Theoretical perspective on C-H/O-H activation by Cu-O in biological and synthetic systems

Theoretical perspective on C-H/O-H activation by Cu-O in biological and synthetic systems
Dioxygen activation by mononuclear copper in biological and synthetic systems may generate various copper-oxygen intermediates including [CuO2]+, [CuOOH]+, [CuO]+, [CuOH]2+. All these species are able to perform O-H activation, while only [CuO]+ and [CuOH]2+ are reactive for C-H activation. However, the formation of [CuOH]2+ is highly unfavorable in monooxygenases, leaving [CuO]+ as the only active intermediate responsible for C-H activation in monooxygenases. These insights can provide consistent understanding on reactivities of various copper-oxygen active species in biological and synthetic systems. Credit: Chinese Journal of Catalysis

Dioxygen activations constitute one of the core issues in copper-dependent metalloenzymes. Upon O2 activation, copper-dependent metalloenzymes, including particulate methane monooxygenases (pMMOs), lytic polysaccharide monooxygenases (LPMOs) and binuclear copper enzymes PHM and DBM, are able to perform challenging C-H/O-H bond activations.

Meanwhile, -oxygen core-containing complexes have been synthetized to mimic the active species of metalloenzymes. Dioxygen activation by mononuclear copper may generate copper-oxygen intermediates, including Cu(II)-superoxo, Cu(II)-hydroperoxo, Cu(II)-oxyl as well as the Cu(III)-hydroxide species.

Intriguingly, all these species have been invoked as the potential active intermediates for C-H/O-H activations in either biological or synthetic systems. Due to the poor understanding of the reactivities of the copper-oxygen complex, the nature of active species in both biological and synthetic systems are highly controversial.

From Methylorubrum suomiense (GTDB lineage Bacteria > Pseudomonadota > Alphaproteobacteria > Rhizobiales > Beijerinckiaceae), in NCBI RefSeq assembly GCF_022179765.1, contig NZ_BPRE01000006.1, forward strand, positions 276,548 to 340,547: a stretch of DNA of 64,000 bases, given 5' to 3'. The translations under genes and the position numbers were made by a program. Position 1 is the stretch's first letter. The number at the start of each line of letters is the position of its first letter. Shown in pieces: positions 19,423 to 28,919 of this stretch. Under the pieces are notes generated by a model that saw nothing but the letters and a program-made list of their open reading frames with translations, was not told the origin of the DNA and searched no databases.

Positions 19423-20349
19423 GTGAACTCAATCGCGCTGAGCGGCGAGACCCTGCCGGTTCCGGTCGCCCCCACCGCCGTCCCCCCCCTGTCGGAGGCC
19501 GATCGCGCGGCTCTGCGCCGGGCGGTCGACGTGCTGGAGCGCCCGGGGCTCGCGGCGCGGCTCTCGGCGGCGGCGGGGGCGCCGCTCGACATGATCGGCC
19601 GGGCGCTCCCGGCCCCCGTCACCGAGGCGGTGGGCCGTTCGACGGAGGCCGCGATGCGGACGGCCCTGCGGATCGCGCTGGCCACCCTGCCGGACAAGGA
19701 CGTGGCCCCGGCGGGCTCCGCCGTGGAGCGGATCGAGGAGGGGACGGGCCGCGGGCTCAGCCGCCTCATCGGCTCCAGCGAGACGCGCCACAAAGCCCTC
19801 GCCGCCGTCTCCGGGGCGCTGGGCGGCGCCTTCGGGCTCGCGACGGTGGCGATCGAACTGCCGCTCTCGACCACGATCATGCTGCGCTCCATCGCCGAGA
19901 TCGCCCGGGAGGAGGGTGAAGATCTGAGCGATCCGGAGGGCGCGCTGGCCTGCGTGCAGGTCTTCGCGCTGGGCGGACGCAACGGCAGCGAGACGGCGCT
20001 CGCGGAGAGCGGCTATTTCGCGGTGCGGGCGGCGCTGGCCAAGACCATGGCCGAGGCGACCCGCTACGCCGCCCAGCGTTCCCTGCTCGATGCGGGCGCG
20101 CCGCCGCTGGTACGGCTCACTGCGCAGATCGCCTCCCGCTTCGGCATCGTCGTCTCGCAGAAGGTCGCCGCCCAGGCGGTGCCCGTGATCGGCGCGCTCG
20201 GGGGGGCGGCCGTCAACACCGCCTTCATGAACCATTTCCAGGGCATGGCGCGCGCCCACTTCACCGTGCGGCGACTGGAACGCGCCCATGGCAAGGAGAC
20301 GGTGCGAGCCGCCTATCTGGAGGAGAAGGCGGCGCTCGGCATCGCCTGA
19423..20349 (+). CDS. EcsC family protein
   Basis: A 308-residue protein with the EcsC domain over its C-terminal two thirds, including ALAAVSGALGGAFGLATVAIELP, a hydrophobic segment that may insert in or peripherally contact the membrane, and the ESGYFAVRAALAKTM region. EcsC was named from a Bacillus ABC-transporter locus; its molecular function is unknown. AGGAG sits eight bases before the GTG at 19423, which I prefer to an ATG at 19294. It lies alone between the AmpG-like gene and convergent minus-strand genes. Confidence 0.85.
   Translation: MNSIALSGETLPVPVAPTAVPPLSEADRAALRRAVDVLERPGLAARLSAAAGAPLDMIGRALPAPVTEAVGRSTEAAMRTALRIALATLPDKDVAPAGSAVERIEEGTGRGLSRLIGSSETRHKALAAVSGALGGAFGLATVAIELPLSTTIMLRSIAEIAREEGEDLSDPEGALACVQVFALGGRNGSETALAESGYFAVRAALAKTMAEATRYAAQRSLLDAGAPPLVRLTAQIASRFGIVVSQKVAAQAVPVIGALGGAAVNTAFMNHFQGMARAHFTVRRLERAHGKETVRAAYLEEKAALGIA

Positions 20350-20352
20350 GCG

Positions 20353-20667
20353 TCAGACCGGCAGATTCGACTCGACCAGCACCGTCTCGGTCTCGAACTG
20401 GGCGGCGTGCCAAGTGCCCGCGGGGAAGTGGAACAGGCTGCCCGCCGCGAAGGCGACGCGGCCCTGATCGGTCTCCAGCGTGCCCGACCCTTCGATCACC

Recently, a research team led by Prof. Binju Wang from Xiamen University, China, gaged the reactivities of various mononuclear copper-oxygen species in both and the synthetic systems. The study shows:

  • (a) the MN15 functional is highly accurate for mononuclear copper-oxygen complexes, in which the experimental kinetics of various C-H/O-H activations can be well reproduced with MN15.
  • (b) Cu(II)-superoxo shows the consistent reactivities in both biological and synthetic systems: It is highly reactive for O-H bond activations but shows low reactivities for C-H bond activations. Thus, Cu(II)-superoxo could not be the active species for C-H activations in both biological and synthetic systems.
  • (c) Cu(II)-hydroperoxo is inert for C-H bond activations, but its radical character on the proximal O enables it to perform HAA from moderate O-H bonds or couple with another Cu(I) to form the dinuclear copper species. Thus, Cu(II)-hydroperoxo represents a key intermediate along the O2 activation pathways rather than an oxidant for C-H activation in both biological and synthetic systems.
  • (d) Cu(II)-oxyl is highly reactive for C-H bond activations and thus could be responsible for C-H activation in mononuclear copper monoxygenases.
  • (e) Though the highly reactivities of copper(III)-hydroxide toward C-H activations have been well established, the formation of such species in monoxygenases is highly unfavorable thermodynamically.

These insights are expected to provide the consistent understanding on reactivities of various copper-oxygen active species in both biological and synthetic systems.

The review was published in the Chinese Journal of Catalysis.


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More information: Peng Wu et al, Theoretical perspective on mononuclear copper-oxygen mediated C–H and O–H activations: A comparison between biological and synthetic systems, Chinese Journal of Catalysis (2022). DOI: 10.1016/S1872-2067(21)63974-8
Citation: Theoretical perspective on C-H/O-H activation by Cu-O in biological and synthetic systems (2022, April 27) retrieved 7 October 2022 from https://phys.org/news/2022-04-theoretical-perspective-c-ho-h-cu-o-biological.html
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